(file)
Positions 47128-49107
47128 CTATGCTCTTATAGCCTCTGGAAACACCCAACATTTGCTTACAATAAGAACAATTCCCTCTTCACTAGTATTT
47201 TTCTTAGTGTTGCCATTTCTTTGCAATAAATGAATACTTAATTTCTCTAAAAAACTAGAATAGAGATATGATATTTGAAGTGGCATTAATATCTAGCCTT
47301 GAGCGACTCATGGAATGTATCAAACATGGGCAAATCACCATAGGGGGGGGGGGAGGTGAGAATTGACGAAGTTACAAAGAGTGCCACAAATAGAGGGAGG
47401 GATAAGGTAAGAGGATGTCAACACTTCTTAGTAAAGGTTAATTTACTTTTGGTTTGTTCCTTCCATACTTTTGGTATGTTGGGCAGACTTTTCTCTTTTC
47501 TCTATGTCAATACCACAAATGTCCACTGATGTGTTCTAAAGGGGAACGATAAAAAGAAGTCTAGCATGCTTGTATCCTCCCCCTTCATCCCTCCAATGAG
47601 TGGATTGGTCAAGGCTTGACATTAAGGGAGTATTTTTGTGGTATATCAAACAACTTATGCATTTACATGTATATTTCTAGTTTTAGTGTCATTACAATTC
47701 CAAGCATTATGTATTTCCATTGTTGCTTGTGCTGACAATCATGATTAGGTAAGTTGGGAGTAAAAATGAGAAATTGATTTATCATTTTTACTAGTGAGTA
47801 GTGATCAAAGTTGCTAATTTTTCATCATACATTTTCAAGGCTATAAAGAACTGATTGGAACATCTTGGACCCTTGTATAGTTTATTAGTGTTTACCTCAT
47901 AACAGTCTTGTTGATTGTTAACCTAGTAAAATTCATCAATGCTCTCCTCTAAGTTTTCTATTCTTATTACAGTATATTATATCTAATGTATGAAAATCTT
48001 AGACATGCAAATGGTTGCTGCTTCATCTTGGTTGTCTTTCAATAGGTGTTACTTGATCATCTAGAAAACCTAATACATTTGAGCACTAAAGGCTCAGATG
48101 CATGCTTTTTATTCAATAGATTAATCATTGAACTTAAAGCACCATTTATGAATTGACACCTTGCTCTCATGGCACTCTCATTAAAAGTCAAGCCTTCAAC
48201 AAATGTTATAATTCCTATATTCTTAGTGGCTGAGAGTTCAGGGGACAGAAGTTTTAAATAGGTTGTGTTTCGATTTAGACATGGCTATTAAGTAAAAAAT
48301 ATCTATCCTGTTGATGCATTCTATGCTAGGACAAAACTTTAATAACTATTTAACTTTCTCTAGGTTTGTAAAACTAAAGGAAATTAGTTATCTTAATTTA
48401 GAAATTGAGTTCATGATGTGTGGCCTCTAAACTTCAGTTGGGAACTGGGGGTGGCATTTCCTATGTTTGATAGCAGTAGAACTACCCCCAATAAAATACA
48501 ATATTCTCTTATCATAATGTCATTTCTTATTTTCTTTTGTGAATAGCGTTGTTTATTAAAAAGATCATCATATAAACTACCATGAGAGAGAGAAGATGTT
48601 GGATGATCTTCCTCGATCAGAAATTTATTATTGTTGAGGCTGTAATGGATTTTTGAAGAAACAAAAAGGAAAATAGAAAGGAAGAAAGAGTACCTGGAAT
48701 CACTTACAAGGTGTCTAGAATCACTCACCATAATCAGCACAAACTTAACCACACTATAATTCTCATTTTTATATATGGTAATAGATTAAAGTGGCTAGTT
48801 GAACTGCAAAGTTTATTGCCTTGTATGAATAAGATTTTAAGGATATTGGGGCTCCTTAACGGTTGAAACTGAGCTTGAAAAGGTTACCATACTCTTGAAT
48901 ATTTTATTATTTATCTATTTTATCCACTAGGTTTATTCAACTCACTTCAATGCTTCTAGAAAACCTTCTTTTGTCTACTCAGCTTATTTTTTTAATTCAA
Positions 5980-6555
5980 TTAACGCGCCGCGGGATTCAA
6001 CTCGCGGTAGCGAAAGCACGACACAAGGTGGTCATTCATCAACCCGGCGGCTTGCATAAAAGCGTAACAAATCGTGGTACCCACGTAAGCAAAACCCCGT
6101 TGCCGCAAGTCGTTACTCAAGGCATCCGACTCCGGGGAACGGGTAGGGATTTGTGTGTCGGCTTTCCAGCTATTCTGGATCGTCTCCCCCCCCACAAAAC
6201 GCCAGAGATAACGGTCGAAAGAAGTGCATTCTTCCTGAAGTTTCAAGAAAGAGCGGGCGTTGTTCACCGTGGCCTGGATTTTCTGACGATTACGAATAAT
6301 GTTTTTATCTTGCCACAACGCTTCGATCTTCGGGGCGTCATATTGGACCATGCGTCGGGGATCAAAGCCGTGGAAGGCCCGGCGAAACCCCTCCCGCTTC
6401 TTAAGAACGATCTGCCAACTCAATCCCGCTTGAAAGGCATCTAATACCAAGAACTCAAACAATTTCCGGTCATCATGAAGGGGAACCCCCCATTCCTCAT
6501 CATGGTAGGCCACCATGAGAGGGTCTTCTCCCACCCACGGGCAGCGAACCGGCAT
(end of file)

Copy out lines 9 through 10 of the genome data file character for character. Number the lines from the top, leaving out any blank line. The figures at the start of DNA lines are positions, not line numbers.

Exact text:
47801 GTGATCAAAGTTGCTAATTTTTCATCATACATTTTCAAGGCTATAAAGAACTGATTGGAACATCTTGGACCCTTGTATAGTTTATTAGTGTTTACCTCAT
47901 AACAGTCTTGTTGATTGTTAACCTAGTAAAATTCATCAATGCTCTCCTCTAAGTTTTCTATTCTTATTACAGTATATTATATCTAATGTATGAAAATCTT